Highway Congestion and Transportation Engineering Solutions
Highway Congestion and Transportation Engineering Solutions to Alleviate This Problem: Past, Present, Future
Traffic congestions have become a headache for residents of many cities in contemporary America. It especially concerns highway congestion. The United States is a country that suffers the most from this issue. Daily getting into a jam on the way to and from work, the endless delays on the highways at the beginning of the holidays – highway congestion has become an eternal damnation to the US motorists. Besides, highway congestions not only violate plans, they are the main source of air pollution that adversely affects the health of people. There are also economic costs associated with lost hours (working and non-working) in congestions and delayed deliveries.
Naturally, the problem is not new. Highway congestions started many years ago, and continue to gather momentum. And at each period of time, there were and will be different transportation engineering solutions used to alleviate this problem with different levels of success. Thus, this paper explores the highway congestion in the past, present, and future, as well as the transportation engineering solutions used to alleviate existing problem in order to better understand the issue and find the best ways to improve it.
Congestion is not new. It predates the industrial revolution, the motor vehicle, and the modern city. It was common in ancient time, in 17th century London, and in 19th century New York (Falcocchio & Levinson, 2015). The markets, ports, and city centers of previous years were all crowded and congested.
The highway congestion appeared with the development of motor vehicles in the first half of the twentieth century. The 1930s and 1940s were characterized by continued growth in automobile traffic congestion on radial highways leading to or within the city center (Falcocchio & Levinson, 2015).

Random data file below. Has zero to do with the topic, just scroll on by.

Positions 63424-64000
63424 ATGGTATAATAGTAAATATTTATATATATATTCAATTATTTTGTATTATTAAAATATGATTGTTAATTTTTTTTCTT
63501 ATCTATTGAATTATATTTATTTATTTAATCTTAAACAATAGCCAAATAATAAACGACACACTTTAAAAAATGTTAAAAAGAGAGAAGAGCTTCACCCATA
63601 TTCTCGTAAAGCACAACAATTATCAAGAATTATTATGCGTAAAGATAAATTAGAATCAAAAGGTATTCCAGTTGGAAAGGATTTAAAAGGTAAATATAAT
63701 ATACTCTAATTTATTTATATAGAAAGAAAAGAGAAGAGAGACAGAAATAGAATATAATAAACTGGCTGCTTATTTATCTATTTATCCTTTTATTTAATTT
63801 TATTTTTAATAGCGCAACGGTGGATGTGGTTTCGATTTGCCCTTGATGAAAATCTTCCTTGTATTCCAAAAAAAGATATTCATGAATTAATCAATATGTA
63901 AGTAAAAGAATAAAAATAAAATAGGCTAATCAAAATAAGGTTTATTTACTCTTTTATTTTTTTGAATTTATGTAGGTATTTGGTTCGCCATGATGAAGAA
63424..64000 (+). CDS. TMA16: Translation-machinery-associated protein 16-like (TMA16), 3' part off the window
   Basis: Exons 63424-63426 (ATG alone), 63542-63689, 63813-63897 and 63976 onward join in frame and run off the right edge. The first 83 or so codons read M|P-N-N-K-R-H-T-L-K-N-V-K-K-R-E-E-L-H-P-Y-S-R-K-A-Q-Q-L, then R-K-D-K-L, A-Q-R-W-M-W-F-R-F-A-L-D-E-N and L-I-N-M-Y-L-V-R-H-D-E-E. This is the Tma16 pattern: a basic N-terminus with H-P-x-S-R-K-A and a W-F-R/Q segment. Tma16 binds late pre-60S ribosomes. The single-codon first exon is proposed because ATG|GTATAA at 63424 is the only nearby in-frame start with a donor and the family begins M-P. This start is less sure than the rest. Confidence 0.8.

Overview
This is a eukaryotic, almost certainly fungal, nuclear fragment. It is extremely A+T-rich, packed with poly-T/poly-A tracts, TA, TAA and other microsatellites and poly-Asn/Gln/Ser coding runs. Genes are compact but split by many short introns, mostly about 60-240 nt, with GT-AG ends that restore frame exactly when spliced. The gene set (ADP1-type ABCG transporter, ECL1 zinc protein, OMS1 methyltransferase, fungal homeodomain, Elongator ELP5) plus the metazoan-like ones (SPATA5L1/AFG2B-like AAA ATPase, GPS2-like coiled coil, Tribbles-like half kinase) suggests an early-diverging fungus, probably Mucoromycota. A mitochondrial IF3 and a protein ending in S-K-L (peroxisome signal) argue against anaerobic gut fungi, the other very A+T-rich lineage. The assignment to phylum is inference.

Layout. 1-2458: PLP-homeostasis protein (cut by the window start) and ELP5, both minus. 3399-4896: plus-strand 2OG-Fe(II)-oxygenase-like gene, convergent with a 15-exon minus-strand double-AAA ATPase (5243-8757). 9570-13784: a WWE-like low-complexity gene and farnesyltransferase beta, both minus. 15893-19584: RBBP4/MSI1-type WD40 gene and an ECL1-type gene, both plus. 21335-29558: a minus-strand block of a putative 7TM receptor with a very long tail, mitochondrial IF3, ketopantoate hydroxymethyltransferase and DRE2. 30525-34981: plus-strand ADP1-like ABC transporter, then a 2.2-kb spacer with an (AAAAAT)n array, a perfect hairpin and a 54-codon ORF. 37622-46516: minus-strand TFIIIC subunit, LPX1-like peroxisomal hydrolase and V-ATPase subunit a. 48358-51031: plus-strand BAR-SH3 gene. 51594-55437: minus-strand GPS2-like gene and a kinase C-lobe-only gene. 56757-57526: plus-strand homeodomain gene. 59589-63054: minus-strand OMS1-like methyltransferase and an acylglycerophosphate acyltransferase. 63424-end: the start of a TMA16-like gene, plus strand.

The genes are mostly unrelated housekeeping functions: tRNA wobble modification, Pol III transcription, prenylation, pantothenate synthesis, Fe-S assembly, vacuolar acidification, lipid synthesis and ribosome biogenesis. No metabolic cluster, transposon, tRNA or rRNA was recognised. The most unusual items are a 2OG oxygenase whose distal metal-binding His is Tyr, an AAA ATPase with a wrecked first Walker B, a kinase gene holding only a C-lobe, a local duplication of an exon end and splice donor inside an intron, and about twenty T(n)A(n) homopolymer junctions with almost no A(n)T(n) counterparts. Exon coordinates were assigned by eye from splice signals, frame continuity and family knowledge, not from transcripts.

The highway congestion in and around US city centers became more spread in the years following WWII. The further urbanization had led to greater congestions. Therefore, during the car boom in the middle of the twentieth century, there was only one solution, namely building more and wider roads (Moskvitch, 2014). Thus, the Federal-Aid Highway Act of 1956 authorized building more than 40 thousand miles of high-speed roads that should link almost all cities with 50 thousand citizens or more as well as many smaller cities by 1972 (Falcocchio and Levinson, 2015). The congestion problem was finally alleviated due to the creation of freeways. Many cities built radial freeways with central area freeway loops that diverted through traffic from city streets (Falcocchio & Levinson, 2015). However, the closeness and the similarity of the routes, as well as lane balance and other issues contributed to the recurring of the problem that was very acute for many years.
As a result, the delays per driver reached 25 hours per year on average in 1989; the fuel “wasted” due to congestion reached 1 billion gallons; and the costs reached $62 billion adjusted for inflation as of 2014 (Shrank et al., 2015). Besides, in 1980, the difference between vehicle-miles traveled and lane-miles for interstate and arterial highways in urban areas was almost unnoticed but has grown rapidly in the course of time. However, the numbers were not huge comparing with the present ones due to smaller population, traffics that prevail more on the city streets, and lower number of automobiles.
The only transportation engineering solution to alleviate the existing problem of highway congestions of that time was to create new roads, add lanes to the highways, and built express roads called freeways (Moskvitch, 2014). At the first point, the problem was alleviated. A 1970 study of mobility in some 17 cities found that traffic speed increased in 13 cities and decreased in four. Speeds increased by more than 15% in 8 cities and decreased by more than 15% in only two (Falcocchio & Levinson, 2015). Besides, in Los Angeles, off-peak travel times reduced to 7 minutes, though the number of motor vehicle registration has tripled in 1936-1967. Additionally, freeways had dramatically reduced traffic on local streets as in S. Figueroa Street (from 45,000 vehicles in 1955 to 13,500 vehicles in 1958). Moreover, the traffic speeds increased by more than 20% in Boston and New York (Falcocchio & Levinson, 2015).